Gird your loins, cooking purists: I've got something to say! (read this like Jerri Blank would say in "Strangers With Candy").
I don’t like using black pepper and don’t often include it in my cooking. In my recipes, when I say to “season,” I mean with kosher salt. Or, in some instances, with paprika, garlic powder, onion, powder or something along those lines — not black pepper.
Now, don’t get me wrong — freshly ground black pepper most certainly has a place in particular dishes; I love it on a green, heavily-dressed salad (especially when it’s being ground from a big ol’ peppermill at a restaurant!) and it’s also necessary in pasta dishes like carbonara or cacio e pepe. It can also be used in seasonings and rubs for various proteins and my paternal grandmother used to douse her cooked green beans in oil and black pepper. There's also a place for it in dishes like lemon-pepper wings, Chinese-American salt and pepper shrimp, certain Cajun or Creole dishes, black pepper beef and so on and so forth.
However, it shouldn’t be looked at as a partner for salt, per se. Salt is essentially required in quite literally every dish, both savory and sweet: it emboldens latent flavors and brings more subtle notes to the forefront, it awakens your taste buds, it whets your appetite and gets you prepared for more. I could wax poetic about salt for days. But pepper is a different component altogether.
As Anne Burrell has stated in many instances, salt is a non-negotiable whereas pepper is more of a selective spice. Salt is a necessity, pepper is an elective. Burrell once described how you wouldn’t use, for example, ground cumin in every single dish you make. She said something similar about pepper — it has a place, by no means, but it doesn’t need to be inextricably linked with salt in every single cooking preparation.
In her 2013 book "Own Your Kitchen: Recipes to Inspire & Empower: A Cookbook," Burrell writes "salt and pepper are not married, they're only dating. Salt and pepper do not serve the same function so they don't need to be used together. I'm not a gratuitous pepper girl — I use pepper as an ingredient" and also "Pepper adds an entirely different flavor to food. I would never think of adding salt and horseradish to everything! It's the same with pepper."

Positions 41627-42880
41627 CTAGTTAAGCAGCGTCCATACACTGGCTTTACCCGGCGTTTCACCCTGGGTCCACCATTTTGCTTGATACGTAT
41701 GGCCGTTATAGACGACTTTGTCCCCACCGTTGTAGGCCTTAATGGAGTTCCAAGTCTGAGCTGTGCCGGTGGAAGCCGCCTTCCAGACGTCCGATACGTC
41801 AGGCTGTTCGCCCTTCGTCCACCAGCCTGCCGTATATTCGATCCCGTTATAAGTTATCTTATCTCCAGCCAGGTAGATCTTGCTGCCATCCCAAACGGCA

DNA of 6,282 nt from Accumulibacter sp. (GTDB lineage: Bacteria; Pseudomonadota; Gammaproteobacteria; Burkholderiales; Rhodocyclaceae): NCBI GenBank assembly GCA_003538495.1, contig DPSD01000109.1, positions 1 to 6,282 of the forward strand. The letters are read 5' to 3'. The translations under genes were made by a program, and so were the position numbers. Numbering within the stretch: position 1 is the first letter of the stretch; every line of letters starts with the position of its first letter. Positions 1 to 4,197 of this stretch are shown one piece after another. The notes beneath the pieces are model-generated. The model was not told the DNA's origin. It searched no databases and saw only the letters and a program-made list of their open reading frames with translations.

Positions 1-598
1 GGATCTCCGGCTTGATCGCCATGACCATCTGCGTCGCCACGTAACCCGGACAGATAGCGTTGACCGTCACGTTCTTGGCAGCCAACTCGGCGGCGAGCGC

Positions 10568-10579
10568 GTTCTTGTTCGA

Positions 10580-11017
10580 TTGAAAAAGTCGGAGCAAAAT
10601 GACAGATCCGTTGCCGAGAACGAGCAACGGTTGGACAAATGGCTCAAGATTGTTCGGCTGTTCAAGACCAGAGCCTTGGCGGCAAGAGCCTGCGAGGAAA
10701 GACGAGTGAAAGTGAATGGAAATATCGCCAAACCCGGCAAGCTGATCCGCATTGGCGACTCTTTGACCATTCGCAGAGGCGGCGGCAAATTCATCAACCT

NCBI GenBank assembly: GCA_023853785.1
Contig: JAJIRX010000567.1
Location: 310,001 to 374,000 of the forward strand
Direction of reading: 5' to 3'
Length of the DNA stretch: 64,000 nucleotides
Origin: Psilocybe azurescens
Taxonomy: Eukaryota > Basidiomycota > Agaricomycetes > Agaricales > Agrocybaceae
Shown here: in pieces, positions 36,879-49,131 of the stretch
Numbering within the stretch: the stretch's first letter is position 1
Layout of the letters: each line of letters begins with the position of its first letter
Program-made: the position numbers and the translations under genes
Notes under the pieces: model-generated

She also echoed this point repeatedly on her show “Secrets of a Restaurant Chef,” which I used to watch with fervor.
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When I’m cooking for a crowd, I will season chicken breasts with salt and pepper just so that the flavor profile isn’t entirely missing for those who are so used to it, but when cooking for myself or my own family, I rarely reach for black pepper at all.
The bulk of my cooking is seen through an Italian-American lens. I’d argue that black pepper is used a bit more sparingly in Italian and Italian-American food than other cuisines, so I also do wonder if that’s another component that factors into my ambivalence towards pepper.
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In some instances, like a Bechamel-based sauce, I actually like using a ground white pepper, which has a softer, subtler note than the sometimes acrid black pepper. Mind you, I’m very sensitive to "spice" (my brother always makes fun of me for not liking black pepper), so that sharp black pepper note isn’t something I really enjoy. In some instances, though, I might also use red pepper flakes to approximate a flavor with a bit more "oopmh."
Another important note is the grind itself. Crunching into a half-ground black peppercorn is a profoundly unpleasant scenario which has occurred many a time for me and then essentially blown out my palate.
In this Bon Appetit piece from 2019, Molly Baz argues that "everything you cook needs salt. But pepper? Not so much" She writes, "In a nutshell: Salt makes food taste more like itself; black pepper makes food taste like black pepper." I couldn't agree more with this sentiment.
In this 2016 Epicurious article, Anya Hoffman writes that "[pepper's] bitter bite and strong aroma don't enhance every dish the salt does. In fact, the two seasonings have opposite effects: Salt is more likely to coax out flavors from foods, whereas black pepper is more likely to overshadow them." Hofman also includes a quote from Chef Dan Ross-Leutwyler who calls black pepper a "brute-force instrument that makes everything taste the same." For the pepper stalwarts, this might be a bit harsh.
For me? I concur entirely.
Think about it this way, too: Almost all desserts call for salt. When is the last time you bit into a cookie and thought “mmm, I love the black pepper notes in this! It complements the chocolate so well”? The answer, I would hope, is never. So when you’re making dinner later, contemplate if your dish needs that pepper. It needs the salt, no question. But that pepper is more of a “here and there,” sparingly-used type spice, not an everyday seasoning tool.